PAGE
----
It’s not the first time Brown has hurled the “troglodyte” insult at political opponents.

In March, for example, he ripped the positions of Republican governors and attorneys general challenging President Barack Obama’s immigration executive actions as “at best troglodyte, and at worst, un-Christian.”

Speaking at a climate change conference in Toronto earlier this month, Brown said that “[w]e have a lot of troglodytes south of the border.”
-- Gov. Jerry Brown (D-CA), July 21, 2015, from a story by Nick Gass of Politico.

Comment: “Troglodytes” is name-calling, of perhaps the “evil” or “stupid” variety.

Monday, July 20, 2015

Civility Watchdog Digest: July 19, 2015

A few examples of rhetoric worth looking at from the past week:
Trump was answering questions from Republican pollster Frank Luntz on stage when he declared that John McCain, who spent six years as a POW in Vietnam, was not a war hero. Trump went on to express his preference for soldiers who weren’t captured, suggesting a belief that prisoners of war have some say in their captivity. Luntz had asked Trump about his reaction to McCain’s comment that Trump had stirred up the “crazies” with his candidacy. When Trump attacked McCain, Luntz asked if Trump was comfortable with that kind of criticism of a war hero.

“He’s not a war hero,” said Trump. “He was a war hero because he was captured. I like people who weren’t captured.” The comments clearly shocked the crowd at the summit, some of whom reacted with boos and shouts of condemnation.



I asked Trump if he was blaming John McCain for his capture, as his comments implied. “I am saying John McCain has not done a good job,” Trump responded, dodging the question.

When I repeated the question, Trump said: “I am not blaming John McCain for his capture. If he gets captured, he gets captured.”

“Why would you say you like people who don’t get captured?”

Trump: “The people that don’t get captured I’m not supposed to like? I like the people who don’t get captured and I respect the people who do get captured.”

Why would you say that in the context of John McCain: “Excuse me, excuse me. I like the people that don’t get – you have many people that didn’t get captured. I respect them greatly. You’ve got people that got captured. I respect them greatly also. Why – I’m not supposed to respect the people that don’t get captured?

Are you suggesting that John McCain did something to lead to his capture?

Trump: “Of course not.”

Why would you say what you said?

At that point, Trump turned and answered a question about China.
-- From a July 18, 2015, story by pundit Stephen F. Hayes of The Weekly Standard. Hayes' questions to Republican presidential candidate Donald Trump concerned Trump's comments about Sen. John McCain (R-AZ).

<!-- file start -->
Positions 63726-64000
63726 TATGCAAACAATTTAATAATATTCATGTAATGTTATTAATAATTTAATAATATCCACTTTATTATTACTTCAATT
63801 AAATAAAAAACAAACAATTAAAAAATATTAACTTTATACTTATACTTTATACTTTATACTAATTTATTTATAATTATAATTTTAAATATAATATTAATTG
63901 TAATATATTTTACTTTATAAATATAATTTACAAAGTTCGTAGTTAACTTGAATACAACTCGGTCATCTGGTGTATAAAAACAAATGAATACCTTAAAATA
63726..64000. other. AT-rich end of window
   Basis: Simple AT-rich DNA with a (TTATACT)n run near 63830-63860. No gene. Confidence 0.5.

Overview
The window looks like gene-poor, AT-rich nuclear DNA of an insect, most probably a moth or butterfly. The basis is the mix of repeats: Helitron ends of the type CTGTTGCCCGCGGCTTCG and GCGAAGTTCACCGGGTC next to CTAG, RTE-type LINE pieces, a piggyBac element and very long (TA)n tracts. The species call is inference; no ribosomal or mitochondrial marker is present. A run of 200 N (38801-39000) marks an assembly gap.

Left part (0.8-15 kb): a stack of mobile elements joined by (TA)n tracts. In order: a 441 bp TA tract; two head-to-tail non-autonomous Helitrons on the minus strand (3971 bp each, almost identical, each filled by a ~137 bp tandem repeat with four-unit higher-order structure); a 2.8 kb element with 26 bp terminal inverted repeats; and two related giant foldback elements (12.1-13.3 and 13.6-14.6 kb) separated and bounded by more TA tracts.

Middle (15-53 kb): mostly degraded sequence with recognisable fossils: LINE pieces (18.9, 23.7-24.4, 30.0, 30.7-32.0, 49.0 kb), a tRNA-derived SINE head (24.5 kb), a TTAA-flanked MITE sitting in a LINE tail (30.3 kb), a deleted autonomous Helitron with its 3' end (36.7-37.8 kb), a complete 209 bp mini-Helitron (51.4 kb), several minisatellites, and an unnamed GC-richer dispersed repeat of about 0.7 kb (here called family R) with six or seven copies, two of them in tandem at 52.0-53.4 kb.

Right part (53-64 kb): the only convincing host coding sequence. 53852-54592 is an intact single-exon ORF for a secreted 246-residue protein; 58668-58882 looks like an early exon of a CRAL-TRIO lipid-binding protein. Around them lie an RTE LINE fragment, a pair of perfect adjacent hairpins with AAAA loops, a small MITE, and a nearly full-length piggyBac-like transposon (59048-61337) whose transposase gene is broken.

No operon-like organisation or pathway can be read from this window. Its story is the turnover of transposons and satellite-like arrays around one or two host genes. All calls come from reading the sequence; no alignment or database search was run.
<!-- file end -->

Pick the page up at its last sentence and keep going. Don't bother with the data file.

Comment: Trump is evading Hayes' question. If we're to think poorly of McCain for his time as a prisoner of war (as Trump says he does), is that because McCain made some sort of mistake that got him captured, or is it because we should think poorly of all POWs? Trump never answers, likely because he realizes he's said something unfair about McCain (and, by extension, POWs) but doesn't want to publicly admit his error.

***
MR. EARNEST: This is an agreement not just between the United States and Iran; this is an agreement between the United States, Russia, China, Germany, the U.K., and France, and Iran. And this is an agreement that is enthusiastically supported by, as the President said, 99 percent of the international community.



KARL: Help me with the math. You said a number of times, 99 percent of the world community. The President said 99 percent of the world. Where is that number coming from?

MR. EARNEST: Well, I guess if you look at the population of the countries that are represented in this particular agreement, the vast majority -- 99 percent of the world -- is on the side of the United States and our international partners in implementing this agreement.

KARL: Have you done the math on our allies in the region, the ones that would be most directly affected by this agreement? What percentage of our allies in the Middle East support this deal?

MR. EARNEST: Well, again, I’ll let them all speak for themselves. But at least when it comes to Foreign Minister Al-Jubeir, who is at the Oval Office today, he indicated that -- when he was at Camp David he indicated that “we” -- meaning, Saudi Arabia -- “welcome the discussions on the nuclear program between the P5+1 and Iran.” And Saudi Arabia has been assured that the objective is to deny Iran the ability to have a nuclear weapon, and that all pathways to a nuclear weapon will be closed.

KARL: So you’re telling me the Saudis support this deal?

MR. EARNEST: I'm telling you that the Saudis will speak for themselves. But they -- it’s clear that the --

KARL: But you -- I just asked you about our allies in the region. So I know he supported diplomacy.

MR. EARNEST: But again, you can ask them what their view is of the agreement.

KARL: But the President just met with him; I assume the topic came up.

MR. EARNEST: I assure you that it did.

KARL: Do the Saudis support this deal?

MR. EARNEST: Well, again, I will let them speak for themselves.